• Processes – Execute the app as one or more stateless processes. The app is executed in the execution environment as one or more processes.Twelve-factor processes are stateless and share-nothing. Any data that needs to persist must be stored in a stateful backing service, typically a database or cache. The memory space or filesystem of the process can be used as a brief, single-transaction cache. For example, downloading a large file, operating on it, and storing the results of the operation in the database. The twelve-factor app never assumes that anything cached in memory or on disk will be available on a future request or job – with many processes of each type running, chances are high that a future request will be served by a different process. Even when running only one process, a restart (triggered by code deploy, config change, or the execution environment relocating the process to a different physical location) will usually wipe out all local (e.g., memory and filesystem) state. Some web systems rely on “sticky sessions” – that is, caching user session data in memory of the app’s process and expecting future requests from the same visitor to be routed to the same process. Sticky sessions are a violation of twelve-factor and should never be used or relied upon. Session state data is a good candidate for a datastore that offers time-expiration, such as Memcached or Redis.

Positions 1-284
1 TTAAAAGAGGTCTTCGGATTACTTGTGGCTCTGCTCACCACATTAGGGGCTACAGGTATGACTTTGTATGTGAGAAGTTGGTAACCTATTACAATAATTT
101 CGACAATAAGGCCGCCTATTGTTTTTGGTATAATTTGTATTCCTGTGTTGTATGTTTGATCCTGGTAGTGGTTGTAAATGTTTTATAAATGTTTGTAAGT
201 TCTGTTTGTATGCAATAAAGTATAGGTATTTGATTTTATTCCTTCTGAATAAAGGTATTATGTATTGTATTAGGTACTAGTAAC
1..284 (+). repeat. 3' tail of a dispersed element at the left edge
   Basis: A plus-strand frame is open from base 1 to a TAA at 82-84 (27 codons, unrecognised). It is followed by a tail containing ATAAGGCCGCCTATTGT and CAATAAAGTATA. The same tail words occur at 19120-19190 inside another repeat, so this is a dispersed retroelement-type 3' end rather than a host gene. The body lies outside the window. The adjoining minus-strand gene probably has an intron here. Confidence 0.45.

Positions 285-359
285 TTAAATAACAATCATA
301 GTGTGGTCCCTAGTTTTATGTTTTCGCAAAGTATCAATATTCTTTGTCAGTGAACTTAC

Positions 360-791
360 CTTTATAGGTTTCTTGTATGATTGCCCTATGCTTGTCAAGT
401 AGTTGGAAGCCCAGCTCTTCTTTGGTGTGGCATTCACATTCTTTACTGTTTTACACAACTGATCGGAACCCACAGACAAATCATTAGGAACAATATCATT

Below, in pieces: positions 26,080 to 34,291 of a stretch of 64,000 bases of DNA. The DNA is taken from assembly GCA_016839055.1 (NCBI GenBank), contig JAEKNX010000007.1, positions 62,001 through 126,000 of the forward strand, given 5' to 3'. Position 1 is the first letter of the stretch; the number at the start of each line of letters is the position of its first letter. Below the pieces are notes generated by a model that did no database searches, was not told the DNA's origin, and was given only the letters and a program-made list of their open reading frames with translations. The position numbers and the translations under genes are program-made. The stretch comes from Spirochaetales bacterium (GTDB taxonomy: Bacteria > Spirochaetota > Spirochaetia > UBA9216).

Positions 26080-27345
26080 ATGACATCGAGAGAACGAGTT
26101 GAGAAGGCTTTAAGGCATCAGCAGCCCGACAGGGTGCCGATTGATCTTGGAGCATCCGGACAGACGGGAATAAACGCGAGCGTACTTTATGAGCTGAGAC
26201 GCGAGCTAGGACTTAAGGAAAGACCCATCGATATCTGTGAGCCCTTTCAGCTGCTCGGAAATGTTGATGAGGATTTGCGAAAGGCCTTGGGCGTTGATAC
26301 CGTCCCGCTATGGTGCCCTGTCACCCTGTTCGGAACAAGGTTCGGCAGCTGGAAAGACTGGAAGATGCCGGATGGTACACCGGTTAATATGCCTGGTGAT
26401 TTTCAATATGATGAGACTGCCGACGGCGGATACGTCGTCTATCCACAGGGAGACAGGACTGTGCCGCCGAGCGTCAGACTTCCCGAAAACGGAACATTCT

• Port binding – Export services via port binding. Web apps are sometimes executed inside a webserver container. The twelve-factor app is completely self-contained and does not rely on runtime injection of a webserver into the execution environment to create a web-facing service. The web app exports HTTP as a service by binding to a port, and listening to requests coming in on that port.In a local development environment, the developer visits a service URL like http://localhost:5000/ to access the service exported by their app. In deployment, a routing layer handles routing requests from a public-facing hostname to the port-bound web processes. Note also that the port-binding approach means that one app can become the backing service for another app, by providing the URL to the backing app as a resource handle in the config for the consuming app.